In addition, the article notes the "economic cost" of players who give up four years of professional money to play in college, and thus, have less ability to sign large contracts due to their advanced age. As the article correctly notes, the skills of many players decline after age 30, meaning they will often not be able to sign large contracts. However, I would be interested in comparing the average career length of a player with college experience versus one with none or little. It may be true that players could make more in the short run by skipping college, but perhaps the skills gained in four years on campus translate into a longer overall career. After all, once raw talent is diminished by age, a player can only rely on knowledge and skills. In addition, if as the article states, teams want "teachers" for their younger players, those that have developed the necessary skills may be more sought after. Thus, it may be true that players who attend college in fact earn more money over their entire career than those that go for the quick buck. To use the examples on page 47, Shane Battier has established himself as a role player and most likely will make millions of dollars a season until well into his thirties. However, once Tyson Chandler loses the advantages of youth, will he be of any use to an NBA team?

Though I have small quibbles with the economic questions addressed, the overall quality of the article is first-rate. This is exemplified in the legal section, which gives perhaps the best analysis of relevant labor and antitrust law as it applies to sports. McCann is correct -- the 2nd Circuit's decision in Clarett may well decide the fate of a proposed NBA age limit. As I stated in this earlier post, I believe the collectively-bargained rule could be viewed as including players not yet eligible for the draft. Yes, there is an exclusion, but the exclusion is only temporary, and it does not prevent anyone from playing in the NBA. There is also a strong slippery slope argument -- if the NBA cannot set an age limit at 20, how can it require that players finish high school before they are drafted? There appears to be no need for a high school diploma in the NBA; thus, how does such a requirement not violate antitrust laws? If Freddy Adu can play professional soccer at 14, what is to stop a high school junior from declaring for the draft?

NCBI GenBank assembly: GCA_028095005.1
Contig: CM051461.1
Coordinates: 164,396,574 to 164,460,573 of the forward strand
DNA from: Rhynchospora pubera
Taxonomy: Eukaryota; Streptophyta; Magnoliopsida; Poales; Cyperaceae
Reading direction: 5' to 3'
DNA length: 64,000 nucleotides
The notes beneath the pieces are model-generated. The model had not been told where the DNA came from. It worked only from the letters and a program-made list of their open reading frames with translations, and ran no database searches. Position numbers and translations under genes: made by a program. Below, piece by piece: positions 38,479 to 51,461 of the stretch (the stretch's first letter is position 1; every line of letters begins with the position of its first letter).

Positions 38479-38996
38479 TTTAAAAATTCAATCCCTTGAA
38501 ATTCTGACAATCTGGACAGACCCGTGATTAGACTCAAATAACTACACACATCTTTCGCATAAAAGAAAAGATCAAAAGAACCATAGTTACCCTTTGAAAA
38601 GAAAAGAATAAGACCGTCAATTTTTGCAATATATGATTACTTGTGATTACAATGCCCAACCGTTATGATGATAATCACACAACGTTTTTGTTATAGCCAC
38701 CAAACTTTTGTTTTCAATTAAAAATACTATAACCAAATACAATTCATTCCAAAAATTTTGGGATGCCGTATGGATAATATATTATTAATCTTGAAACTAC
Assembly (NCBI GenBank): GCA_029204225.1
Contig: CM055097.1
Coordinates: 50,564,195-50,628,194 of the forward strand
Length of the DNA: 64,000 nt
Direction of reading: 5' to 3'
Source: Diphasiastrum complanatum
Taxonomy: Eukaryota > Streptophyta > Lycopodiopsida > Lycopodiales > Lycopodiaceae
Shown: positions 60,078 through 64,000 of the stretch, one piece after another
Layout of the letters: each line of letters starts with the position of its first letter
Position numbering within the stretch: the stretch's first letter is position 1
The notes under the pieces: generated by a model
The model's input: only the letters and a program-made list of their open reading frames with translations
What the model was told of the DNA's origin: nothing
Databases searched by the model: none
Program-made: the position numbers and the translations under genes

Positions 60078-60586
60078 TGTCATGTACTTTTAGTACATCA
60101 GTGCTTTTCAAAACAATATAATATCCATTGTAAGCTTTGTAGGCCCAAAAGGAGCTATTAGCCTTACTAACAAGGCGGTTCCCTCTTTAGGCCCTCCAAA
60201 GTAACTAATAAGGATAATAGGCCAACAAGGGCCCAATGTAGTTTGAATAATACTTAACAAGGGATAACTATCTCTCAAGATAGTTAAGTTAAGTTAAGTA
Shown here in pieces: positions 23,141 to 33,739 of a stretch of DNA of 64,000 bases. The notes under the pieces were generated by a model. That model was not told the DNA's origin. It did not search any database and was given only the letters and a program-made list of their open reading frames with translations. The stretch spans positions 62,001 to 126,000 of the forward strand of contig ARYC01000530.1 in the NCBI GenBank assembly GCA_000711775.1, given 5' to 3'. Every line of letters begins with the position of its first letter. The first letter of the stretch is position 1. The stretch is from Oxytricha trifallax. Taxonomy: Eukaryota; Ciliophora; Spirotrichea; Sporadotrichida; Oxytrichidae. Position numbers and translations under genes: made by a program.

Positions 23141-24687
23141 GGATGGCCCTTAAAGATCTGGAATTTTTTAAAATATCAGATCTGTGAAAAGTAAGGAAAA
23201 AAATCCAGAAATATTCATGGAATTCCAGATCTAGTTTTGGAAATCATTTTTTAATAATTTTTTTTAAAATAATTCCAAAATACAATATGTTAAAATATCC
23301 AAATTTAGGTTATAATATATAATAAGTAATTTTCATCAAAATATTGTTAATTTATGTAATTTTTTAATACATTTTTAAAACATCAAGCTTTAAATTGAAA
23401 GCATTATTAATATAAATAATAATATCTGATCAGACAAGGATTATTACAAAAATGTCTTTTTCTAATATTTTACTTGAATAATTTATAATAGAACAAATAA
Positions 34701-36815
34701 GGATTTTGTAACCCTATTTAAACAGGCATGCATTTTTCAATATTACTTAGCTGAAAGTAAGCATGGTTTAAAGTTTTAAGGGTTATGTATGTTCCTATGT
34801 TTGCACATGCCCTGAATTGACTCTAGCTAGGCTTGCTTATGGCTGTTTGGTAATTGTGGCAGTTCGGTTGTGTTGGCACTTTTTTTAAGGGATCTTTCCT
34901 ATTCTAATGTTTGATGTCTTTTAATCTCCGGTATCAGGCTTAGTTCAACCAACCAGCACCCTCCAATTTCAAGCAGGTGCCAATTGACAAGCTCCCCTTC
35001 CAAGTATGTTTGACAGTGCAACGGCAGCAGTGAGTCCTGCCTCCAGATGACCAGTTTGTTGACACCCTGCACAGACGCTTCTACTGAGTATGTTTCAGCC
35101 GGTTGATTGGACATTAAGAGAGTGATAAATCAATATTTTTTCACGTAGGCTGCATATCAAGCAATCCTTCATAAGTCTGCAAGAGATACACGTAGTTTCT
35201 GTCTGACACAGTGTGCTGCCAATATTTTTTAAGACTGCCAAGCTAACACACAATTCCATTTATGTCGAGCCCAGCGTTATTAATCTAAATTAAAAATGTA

Many of these issues will be resolved over the next few years, and the impact on professional sports could be great. While McCann's article does not definitively answer any of the key questions, it provides a useful framework for analysis and shows that the leagues will face substantial obstacles in limiting the eligibility of potential players.